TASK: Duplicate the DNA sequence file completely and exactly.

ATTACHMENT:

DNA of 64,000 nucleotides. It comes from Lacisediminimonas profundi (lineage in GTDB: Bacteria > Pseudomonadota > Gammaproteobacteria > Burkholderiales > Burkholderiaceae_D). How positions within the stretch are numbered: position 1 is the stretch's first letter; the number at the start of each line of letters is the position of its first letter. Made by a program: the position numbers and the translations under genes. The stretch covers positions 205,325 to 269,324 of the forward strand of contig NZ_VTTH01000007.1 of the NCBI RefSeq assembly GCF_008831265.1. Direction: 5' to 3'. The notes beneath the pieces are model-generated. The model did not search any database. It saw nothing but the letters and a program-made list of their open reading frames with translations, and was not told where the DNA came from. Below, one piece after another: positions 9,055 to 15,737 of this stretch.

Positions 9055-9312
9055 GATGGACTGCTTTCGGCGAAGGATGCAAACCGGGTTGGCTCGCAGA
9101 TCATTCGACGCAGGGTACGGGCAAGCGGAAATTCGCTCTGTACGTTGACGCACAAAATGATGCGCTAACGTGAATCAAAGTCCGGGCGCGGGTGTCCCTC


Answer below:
DNA of 64,000 nucleotides. It comes from Lacisediminimonas profundi (lineage in GTDB: Bacteria > Pseudomonadota > Gammaproteobacteria > Burkholderiales > Burkholderiaceae_D). How positions within the stretch are numbered: position 1 is the stretch's first letter; the number at the start of each line of letters is the position of its first letter. Made by a program: the position numbers and the translations under genes. The stretch covers positions 205,325 to 269,324 of the forward strand of contig NZ_VTTH01000007.1 of the NCBI RefSeq assembly GCF_008831265.1. Direction: 5' to 3'. The notes beneath the pieces are model-generated. The model did not search any database. It saw nothing but the letters and a program-made list of their open reading frames with translations, and was not told where the DNA came from. Below, one piece after another: positions 9,055 to 15,737 of this stretch.

Positions 9055-9312
9055 GATGGACTGCTTTCGGCGAAGGATGCAAACCGGGTTGGCTCGCAGA
9101 TCATTCGACGCAGGGTACGGGCAAGCGGAAATTCGCTCTGTACGTTGACGCACAAAATGATGCGCTAACGTGAATCAAAGTCCGGGCGCGGGTGTCCCTC